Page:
Tom turkey "Finished Feb. 14th 1909 by HW Nuss, at the age of 88 yrs. Born June 29, 1820 in Berks Co."

A funky pumpkin orange mid 19th century mantel.

A beautiful mid 19th century sewing box, heavily and cunningly inlaid

How can you not love 'Champion Coxey'. What a handsome devil!

 A particularly exciting mid 19th century pieced quilt. The work is a bit sloppy but the colors are still strong and the chariot wheels pattern is so cheerful. 
 'Price Tells'. What does that even mean?! Great lettering on this late 19th century sign.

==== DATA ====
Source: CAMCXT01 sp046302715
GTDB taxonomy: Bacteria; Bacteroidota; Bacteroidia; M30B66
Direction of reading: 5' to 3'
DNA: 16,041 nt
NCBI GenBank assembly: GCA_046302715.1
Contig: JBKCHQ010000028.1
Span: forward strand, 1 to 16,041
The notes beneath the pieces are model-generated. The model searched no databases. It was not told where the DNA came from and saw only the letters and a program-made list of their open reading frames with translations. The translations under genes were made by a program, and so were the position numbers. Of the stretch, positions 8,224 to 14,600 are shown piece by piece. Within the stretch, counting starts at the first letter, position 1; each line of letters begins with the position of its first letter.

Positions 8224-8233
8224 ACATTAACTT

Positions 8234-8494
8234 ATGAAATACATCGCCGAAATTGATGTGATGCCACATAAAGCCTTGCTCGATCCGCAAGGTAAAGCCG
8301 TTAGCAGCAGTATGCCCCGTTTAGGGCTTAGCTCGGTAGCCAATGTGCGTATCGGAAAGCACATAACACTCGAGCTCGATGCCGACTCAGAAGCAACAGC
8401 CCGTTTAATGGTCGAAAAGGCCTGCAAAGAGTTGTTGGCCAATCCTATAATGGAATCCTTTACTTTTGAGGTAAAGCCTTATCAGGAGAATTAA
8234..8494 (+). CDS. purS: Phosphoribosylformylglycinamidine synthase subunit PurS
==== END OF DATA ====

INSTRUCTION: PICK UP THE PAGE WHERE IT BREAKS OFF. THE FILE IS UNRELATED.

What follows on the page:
I think everyone should own at least one great sign. Or many. 

Another sweet late 19th century quilt. Wonderful precise construction on this one. 

A terrific 19th century farm table. Superb original warm surface.

A terrifically paint decorated lift top blanket chest dated 1816.

I love the simple restrained sensibility of this pair of dated storage boxes. 

And finally, this surprisingly tender unsigned mid 19th century portrait of a plowman.
He looks tired, but oh so determined.